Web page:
by Chuck Chapman


We spend a lot of time here on RLI talking about the benefits of working remotely to both employees and employers. But what about those who do the hiring? What about those wonderful souls in Human Resources, the ones often playing “bridge-builder” to ensure both employee and employer are satisfied?

If you’re in HR, listen up and spread the word. The ever-increasing remote workforce will impact your job considerably. The good news is that might not be such a bad thing at all.

Let me offer all you HR folks four questions (which I’m sure you’ll answer affirmatively) and tell you how an increase in the remote workforce applies.

What if you had access to an unlimited supply of talent?

One of the most frustrating parts of HR work is finding the right candidate in your market. With most companies either not offering relocation packages or reserving them for executive hires, this shrinks the talent pool considerably. One HR professional told me it’s sometimes like trying to “find the 6-inch blue fish with a square fin” to find the right match of skills and experience within a given market.

By opening up your hiring to remote candidates, those restrictions disappear. So what if the perfect candidate for your position lives 500 miles away. He/she can be “in the office” every day virtually and will most likely be far more productive than the local candidate you had to settle for.

What if you could drastically reduce absenteeism?

When employees are absent, work doesn’t get completed. When work doesn’t get completed, companies suffer. No, I’m not moving into a DirecTV ad. I’m pointing out that remote workers are absent from work far less often than their traditional office counterparts. In fact, a recent survey showed that 69% of remote workers reported lower absenteeism.

It just makes sense. Traditional office workers have to miss work for a variety of reasons: personal and family illness, doctors appointments, kids’ events. All of these things can rob an entire day from traditional workers. Remote workers, on the other hand, don’t have to worry about getting their co-workers sick. Unless they’re bed-ridden, they can still work with a cold. They can also squeeze personal appointments into their day and not lose time having to get dressed or commuting. The things that used to rob employees of an entire work day now only require a portion of it.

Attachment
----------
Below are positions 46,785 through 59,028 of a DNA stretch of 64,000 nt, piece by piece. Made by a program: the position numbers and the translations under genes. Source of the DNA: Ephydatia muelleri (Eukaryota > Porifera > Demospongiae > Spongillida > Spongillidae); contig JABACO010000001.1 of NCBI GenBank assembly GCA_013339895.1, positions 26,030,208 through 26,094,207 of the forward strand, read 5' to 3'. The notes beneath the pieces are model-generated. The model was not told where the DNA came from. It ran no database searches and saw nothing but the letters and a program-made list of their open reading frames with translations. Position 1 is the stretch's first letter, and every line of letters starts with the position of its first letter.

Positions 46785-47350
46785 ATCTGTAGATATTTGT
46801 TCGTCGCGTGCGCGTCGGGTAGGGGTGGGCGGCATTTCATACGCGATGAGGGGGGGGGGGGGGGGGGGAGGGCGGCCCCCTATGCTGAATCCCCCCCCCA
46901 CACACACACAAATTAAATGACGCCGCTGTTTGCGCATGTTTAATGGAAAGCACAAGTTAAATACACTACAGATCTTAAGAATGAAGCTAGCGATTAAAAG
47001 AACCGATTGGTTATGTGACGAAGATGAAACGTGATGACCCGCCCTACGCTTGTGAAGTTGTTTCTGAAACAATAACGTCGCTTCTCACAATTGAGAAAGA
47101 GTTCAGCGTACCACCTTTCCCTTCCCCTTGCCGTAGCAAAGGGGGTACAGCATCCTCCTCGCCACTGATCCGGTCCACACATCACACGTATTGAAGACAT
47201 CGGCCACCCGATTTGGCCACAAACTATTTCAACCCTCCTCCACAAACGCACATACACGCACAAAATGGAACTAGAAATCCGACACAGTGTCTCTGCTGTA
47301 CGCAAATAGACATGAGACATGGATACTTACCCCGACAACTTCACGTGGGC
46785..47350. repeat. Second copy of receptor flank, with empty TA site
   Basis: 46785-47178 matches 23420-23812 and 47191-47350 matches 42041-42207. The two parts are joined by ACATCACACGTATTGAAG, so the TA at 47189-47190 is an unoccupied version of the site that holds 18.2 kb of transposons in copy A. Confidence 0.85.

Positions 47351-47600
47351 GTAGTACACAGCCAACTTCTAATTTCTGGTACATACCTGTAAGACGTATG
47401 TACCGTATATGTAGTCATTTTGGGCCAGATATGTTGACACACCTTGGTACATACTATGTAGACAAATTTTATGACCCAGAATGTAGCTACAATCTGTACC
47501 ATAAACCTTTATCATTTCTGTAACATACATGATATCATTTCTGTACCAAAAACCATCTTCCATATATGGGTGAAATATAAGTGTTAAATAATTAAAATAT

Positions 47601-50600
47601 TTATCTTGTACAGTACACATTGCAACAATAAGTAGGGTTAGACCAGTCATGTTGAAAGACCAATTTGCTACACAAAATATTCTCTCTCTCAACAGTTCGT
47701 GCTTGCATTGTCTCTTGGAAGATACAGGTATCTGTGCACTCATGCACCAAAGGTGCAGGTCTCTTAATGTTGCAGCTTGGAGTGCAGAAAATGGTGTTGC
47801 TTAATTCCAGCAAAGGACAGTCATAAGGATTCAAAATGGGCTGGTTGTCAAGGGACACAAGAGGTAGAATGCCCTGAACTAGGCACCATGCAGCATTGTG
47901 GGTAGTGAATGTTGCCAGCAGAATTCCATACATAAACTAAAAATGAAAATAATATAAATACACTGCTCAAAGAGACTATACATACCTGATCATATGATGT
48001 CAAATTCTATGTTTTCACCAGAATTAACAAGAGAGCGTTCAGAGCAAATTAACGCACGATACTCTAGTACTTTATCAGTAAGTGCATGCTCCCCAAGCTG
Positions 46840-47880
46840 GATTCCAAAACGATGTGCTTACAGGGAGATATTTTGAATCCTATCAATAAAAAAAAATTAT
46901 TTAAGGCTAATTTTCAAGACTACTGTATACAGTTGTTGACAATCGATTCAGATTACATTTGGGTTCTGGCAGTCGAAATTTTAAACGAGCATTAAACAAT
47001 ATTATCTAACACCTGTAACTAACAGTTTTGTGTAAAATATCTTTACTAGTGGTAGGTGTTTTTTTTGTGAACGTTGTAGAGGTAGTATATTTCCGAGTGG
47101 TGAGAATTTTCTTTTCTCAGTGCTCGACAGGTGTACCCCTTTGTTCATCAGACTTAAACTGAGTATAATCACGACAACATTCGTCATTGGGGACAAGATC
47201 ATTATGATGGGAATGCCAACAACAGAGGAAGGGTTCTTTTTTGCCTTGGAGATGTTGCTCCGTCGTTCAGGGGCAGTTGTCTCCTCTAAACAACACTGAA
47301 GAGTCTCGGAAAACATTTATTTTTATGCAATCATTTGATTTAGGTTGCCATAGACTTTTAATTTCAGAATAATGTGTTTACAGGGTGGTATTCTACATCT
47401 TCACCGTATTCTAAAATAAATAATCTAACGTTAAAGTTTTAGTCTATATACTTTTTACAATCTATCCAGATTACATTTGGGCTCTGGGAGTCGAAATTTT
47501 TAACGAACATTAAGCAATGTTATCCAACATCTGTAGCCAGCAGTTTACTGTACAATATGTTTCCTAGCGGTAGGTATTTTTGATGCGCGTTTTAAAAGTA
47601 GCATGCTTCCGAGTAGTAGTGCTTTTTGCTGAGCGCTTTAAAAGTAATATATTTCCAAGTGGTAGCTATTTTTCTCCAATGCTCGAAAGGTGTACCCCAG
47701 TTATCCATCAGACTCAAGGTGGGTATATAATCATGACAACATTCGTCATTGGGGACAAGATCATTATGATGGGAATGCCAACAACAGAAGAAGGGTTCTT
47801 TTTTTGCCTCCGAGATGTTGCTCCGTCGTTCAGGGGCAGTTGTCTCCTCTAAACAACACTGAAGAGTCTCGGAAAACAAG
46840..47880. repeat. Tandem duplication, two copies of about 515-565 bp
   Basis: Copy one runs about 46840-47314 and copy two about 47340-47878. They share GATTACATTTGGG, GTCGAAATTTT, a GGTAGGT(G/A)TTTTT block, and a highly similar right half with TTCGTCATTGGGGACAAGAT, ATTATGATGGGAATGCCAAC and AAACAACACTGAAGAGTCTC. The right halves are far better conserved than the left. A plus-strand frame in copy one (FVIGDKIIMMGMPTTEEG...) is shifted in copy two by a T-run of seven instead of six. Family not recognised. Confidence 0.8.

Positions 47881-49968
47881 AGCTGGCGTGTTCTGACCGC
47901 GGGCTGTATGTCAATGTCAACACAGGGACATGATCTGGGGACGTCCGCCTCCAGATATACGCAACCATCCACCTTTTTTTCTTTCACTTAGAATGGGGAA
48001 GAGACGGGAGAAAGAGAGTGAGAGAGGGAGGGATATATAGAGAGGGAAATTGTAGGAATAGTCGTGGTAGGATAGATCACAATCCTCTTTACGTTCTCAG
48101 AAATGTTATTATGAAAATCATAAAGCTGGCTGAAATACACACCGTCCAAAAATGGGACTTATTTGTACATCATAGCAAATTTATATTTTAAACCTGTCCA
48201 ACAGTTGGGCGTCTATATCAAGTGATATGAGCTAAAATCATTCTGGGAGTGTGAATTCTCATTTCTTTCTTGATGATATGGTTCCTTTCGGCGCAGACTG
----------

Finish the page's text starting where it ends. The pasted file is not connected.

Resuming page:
What if you could reduce employee turnover?

Of course, chronic absenteeism results in greater employee turnover. But so does job dissatisfaction and stress. These factors are also reduced by having a remote workforce. For the HR professional, that means not having to return to square one and advertise the job again. Instead of filling and refilling a constantly changing staff, HR now has the time to actually improve the culture and make the organization more productive and rewarding.

What if you could reduce human resource expenses?

All of the above challenges facing traditional HR departments come with a price tag. It costs to relocate. It costs to replace workers. Remote workforces drastically lower those expenses.

But consider also that remote workforces are also less “traditional” in that more and more contract and part-time workers are being used. That means less expense with regard to employee benefits. And not only is the company saving money on office space and overhead, HR teams save money by not having to offer various office perks. Remote employees drink their own coffee, make lunch in their own kitchens, and don’t require a company exercise room or ping-pong table.

If you’re an HR professional reading this, you’re probably salivating right now and thinking, “How can we do this?” First, share RLI with your decision makers. Let them see the great support we offer to leaders of remote workforces. Second, pass along an invitation to our course on starting and managing remote teams. We can help your leadership avoid any pitfalls of transitioning to a remote workforce and help your organization become much more efficient and productive.


Want more articles like this?

Subscribe to any of our e-newsletters to get them delivered directly to your inbox.

Share your thoughts

Your email address will not be published. Required fields are marked

{"email":"Email address invalid","url":"Website address invalid","required":"Required field missing"}